Better one handful with tranquility
than two handfuls with toil
and chasing after the wind. (NIV)
In other words, we have to make choices. A limited amount of time forces us to admit we can’t do it all and to choose what we will do with life.
Henderson reminds us—through practical chapters more about the topic of time than tranquility—that finding contentment in where God has us offers a more satisfying and obedient life than chasing after a thousand different opportunities. Tranquility: Cultivating a Quiet Soul in a Busy World is about choosing priorities in the use of our time.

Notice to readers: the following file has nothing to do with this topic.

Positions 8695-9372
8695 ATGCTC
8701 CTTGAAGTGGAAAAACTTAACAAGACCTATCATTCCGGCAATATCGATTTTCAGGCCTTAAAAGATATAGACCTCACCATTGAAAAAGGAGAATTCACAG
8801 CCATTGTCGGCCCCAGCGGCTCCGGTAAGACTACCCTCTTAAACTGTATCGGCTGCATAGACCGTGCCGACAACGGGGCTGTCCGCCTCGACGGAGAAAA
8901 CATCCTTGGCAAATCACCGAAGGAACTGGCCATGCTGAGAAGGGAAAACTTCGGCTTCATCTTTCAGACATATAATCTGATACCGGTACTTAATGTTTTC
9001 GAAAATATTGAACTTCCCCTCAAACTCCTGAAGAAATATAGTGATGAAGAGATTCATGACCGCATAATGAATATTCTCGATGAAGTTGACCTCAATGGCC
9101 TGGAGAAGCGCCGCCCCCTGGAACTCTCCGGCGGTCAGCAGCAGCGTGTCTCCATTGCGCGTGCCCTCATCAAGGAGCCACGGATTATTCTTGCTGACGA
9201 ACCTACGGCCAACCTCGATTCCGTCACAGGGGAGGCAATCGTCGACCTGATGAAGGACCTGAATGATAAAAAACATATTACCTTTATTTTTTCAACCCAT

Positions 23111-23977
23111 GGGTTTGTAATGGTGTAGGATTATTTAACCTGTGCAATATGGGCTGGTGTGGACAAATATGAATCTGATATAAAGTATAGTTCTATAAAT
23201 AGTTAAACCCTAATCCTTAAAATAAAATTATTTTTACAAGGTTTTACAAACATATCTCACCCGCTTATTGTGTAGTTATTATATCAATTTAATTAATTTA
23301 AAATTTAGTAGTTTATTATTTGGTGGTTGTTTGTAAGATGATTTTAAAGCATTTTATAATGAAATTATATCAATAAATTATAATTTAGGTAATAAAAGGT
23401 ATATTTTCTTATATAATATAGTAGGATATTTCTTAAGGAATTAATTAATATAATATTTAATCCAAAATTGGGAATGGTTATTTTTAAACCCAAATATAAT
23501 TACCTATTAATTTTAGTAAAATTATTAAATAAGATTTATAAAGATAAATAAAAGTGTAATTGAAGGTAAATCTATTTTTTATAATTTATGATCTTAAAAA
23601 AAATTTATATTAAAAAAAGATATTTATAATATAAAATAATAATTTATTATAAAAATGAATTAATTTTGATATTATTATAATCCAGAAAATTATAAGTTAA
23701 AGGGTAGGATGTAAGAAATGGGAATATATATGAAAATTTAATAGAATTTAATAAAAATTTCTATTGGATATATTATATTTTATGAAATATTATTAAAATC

My favorite quote in the book (p. 53) applies this principle in the realm of relationships:
Relationships are inherently inefficient. All involve spending lots of time just being together—not accomplishing something. God’s refining work in us–such as the forming of patience, endurance, and perseverance—also offers no immediate payback. Yet these things keep coming up in Scripture as valuable, even if they are born of “wasted” time.
If you’d like a new look on some tried-and-true principles, you’ll find Tranquility worth your time.